Anton Pann

He looks at us intently with his scrutinizing eyes, sporting the fashionable moustache and the customary brimless tall hat. This is Antonie Pantoleon, initially Petroveanu and the future Anton Pann, born (probably) in 1796 in Sliven, Bulgaria, into a reportedly Aromanian family. Following his father’s death, the “witty as a proverb”, as poet Mihai Eminescu affectionately calls him in his poem Epigonii [The Epigons] young boy settled with his mother and two brothers in Chişinău, and it was with the city’s Cathedral Choir that his musical career started.

Later, in 1812, we find Anton Pann in Bucharest, sacristan with the Olari Church and chanter with Biserica cu Sfinţi [a church whose exterior decoration shows philosophers and sybils, which the people thought were saints]. Studying church music at the Bucharest Metropolitanate with Dionisie Fotino, he also attended the classes offered by the Nicolae Șelari Church (1816-18), learning the Byzantine notation that Petros Ephesios had promoted and which the Church of Constantinople had adopted in 1814. Chanter with various churches and monasteries throughout the country, he returned to Bucharest to become teacher of Byzantine music at the School for Chanters (1828-32) and the Theological Seminary (starting 1842).

Music teacher, but also poet, translator, composer, Anton Pann collected, wrote down, arranged and edited songs, lăutari melodies, collections of folk stories, anecdotes, proverbs, fables, the universe of which in its turn inspired and supported his own creativity. He was particularly interested in the traditional urban music specifically as performed in Bucharest, his compendia thereof a precious mirror of the time’s musical practices. His work as a collector bore fruit in the shape of original pieces influenced by the richly ornamented, modal and rhythmically varied traditional music.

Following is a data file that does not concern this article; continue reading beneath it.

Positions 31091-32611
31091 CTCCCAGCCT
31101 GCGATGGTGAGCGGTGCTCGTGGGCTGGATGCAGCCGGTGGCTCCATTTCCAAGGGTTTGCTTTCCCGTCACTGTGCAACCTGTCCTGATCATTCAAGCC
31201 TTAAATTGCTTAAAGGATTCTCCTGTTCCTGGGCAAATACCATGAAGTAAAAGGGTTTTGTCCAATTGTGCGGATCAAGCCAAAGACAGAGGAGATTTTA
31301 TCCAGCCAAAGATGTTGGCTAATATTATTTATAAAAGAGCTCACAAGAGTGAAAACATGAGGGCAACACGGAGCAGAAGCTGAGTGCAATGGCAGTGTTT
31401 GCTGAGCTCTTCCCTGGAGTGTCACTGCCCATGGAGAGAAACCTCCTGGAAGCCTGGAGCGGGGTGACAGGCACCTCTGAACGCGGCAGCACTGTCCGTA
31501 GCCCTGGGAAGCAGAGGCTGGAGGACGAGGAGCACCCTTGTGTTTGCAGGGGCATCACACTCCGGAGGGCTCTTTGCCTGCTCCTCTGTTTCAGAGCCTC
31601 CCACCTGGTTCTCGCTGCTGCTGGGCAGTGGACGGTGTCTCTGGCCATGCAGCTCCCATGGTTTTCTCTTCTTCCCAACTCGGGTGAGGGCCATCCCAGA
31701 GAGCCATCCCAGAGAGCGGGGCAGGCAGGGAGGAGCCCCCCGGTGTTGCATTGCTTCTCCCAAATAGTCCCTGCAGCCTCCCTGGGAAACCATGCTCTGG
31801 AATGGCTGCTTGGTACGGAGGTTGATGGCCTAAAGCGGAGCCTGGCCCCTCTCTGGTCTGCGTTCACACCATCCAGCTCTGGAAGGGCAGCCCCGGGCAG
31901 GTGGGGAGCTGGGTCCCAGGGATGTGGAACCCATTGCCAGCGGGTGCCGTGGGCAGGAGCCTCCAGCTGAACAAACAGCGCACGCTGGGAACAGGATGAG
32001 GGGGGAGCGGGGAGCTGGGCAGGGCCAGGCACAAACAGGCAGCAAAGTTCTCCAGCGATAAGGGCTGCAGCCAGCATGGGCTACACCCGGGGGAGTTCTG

Buying a printing press in 1843, Anton Pann published books of church and secular music as well as his own compositions, initially in the sacred genre too. He allegedly wrote, while a refugee of the Revolution of 1848 in Râmnicu Vâlcea, the Romanian anthem Deșteaptă-te, Române! [Awaken Thee, Romanian!] on lyrics by Andrei Mureșianu (the music is strikingly similar to another of his songs, Din sânul maicii mele [From When I Was at my Mother’s Bosom], a romance on Grigore Alexandrescu’s lyrics that he published in 1832).

Back to Bucharest in 1848, he bought a house close to Saint Stylianos – Lucaci Church, the only one he ever owned. On November 2, 1854 he contracted a fatal typhus, and now rests in a tomb in that church.

From Anton Pann’s collections: Versuri musiceşti [Church Music Texts] (1822); Poezii deosebite sau cântece de lume [Poems and Party Songs] (1831); Spitalul amorului sau Cântătorul dorului [A Hospital for Healing Love, or Singing That Love Out] (1850 – 1852).

From Anton Pann’s original works: Irmologhiu sau Catavasier [The Heirmologion Katavasion] (1846); Heruvico-Chinonicar [Cherubic Hymns and Kinonikons] (1846-57); Epitaful sau slujba înmormântării Domnului şi Mântuitorului nostru Iisus Hristos [The Epitaphios, or the Service of the Burial of Our Lord Jesus Christ] (1853).

From Anton Pann’s didactic works: Bazul teoretic şi practic al muzicii bisericeşti sau gramatica melodică [Theoretical and Practical Bases of Church Music] (1845); Mică gramatică musicală teoretică şi practică [A Concise Theoretical and Practical Musical Grammar] (1854).